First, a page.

The latest security issue involves an IE 5 feature called "download behavior" that allows a Web page to download files for use in client-side scripting.
By design, a Web site should be able to download files that reside in its domain, preventing client-side code from exposing files on the user's machine. The problem is that a server-side redirect can be used to bypass this restriction, enabling a malicious Web site operator to read an unsuspecting user's local files, according to Microsoft.
As a result of the problem, text files from the user's disk, or local Web server, may be read and then sent to an arbitrary server on the Internet, allowing the user's files to be "stolen," according to Bulgarian programmer Georgi Guninski, who has been credited with discovering numerous security holes in Microsoft and America Online's Web browsers.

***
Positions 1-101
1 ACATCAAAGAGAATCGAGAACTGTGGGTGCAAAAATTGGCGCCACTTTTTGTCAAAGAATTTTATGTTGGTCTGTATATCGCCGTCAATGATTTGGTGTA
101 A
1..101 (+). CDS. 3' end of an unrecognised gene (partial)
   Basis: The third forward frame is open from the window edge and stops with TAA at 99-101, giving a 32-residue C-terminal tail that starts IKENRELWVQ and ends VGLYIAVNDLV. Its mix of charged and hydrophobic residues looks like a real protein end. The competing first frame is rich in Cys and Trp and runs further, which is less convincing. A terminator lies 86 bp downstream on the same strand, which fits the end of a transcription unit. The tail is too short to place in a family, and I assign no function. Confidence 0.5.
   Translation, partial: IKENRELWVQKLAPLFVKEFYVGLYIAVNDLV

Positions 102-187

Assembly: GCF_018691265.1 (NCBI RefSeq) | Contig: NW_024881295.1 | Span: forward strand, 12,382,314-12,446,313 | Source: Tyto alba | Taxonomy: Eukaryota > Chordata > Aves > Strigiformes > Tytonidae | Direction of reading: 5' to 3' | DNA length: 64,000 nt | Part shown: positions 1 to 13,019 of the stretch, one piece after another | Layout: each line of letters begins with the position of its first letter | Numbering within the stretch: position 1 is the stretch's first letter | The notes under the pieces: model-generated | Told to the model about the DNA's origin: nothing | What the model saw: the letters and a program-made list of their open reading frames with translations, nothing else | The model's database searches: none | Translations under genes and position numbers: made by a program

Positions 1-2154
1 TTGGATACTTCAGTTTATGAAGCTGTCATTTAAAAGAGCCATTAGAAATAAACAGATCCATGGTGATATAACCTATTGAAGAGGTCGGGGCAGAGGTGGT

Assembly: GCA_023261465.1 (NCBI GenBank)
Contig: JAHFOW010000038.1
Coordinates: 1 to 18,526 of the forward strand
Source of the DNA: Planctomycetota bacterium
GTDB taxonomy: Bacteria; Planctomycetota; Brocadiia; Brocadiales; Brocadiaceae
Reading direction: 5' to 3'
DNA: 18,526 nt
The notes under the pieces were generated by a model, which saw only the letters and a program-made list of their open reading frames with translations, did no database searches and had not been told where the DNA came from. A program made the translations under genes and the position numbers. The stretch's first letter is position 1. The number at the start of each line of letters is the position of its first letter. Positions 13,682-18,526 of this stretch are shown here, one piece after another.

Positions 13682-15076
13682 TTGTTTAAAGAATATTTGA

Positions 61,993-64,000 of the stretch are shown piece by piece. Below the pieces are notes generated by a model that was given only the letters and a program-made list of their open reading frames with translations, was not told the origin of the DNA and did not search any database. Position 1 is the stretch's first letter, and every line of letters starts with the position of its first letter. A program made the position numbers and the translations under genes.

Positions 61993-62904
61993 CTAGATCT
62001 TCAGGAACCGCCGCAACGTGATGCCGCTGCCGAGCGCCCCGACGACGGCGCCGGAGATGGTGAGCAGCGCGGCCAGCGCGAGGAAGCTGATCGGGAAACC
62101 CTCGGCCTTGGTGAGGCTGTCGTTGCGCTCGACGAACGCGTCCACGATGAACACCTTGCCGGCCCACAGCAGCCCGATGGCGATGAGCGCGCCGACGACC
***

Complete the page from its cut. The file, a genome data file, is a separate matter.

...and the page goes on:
"This vulnerability would chiefly affect workstations that are connected to the Internet," Microsoft said in a security alert released yesterday.
The company said it is working on a patch for the problem. "As an immediate measure, customers can prevent the download behavior function from operating by disabling ActiveScripting," according to the security bulletin.
The security hole is the latest in a series of bugs plaguing the software giant's IE browser.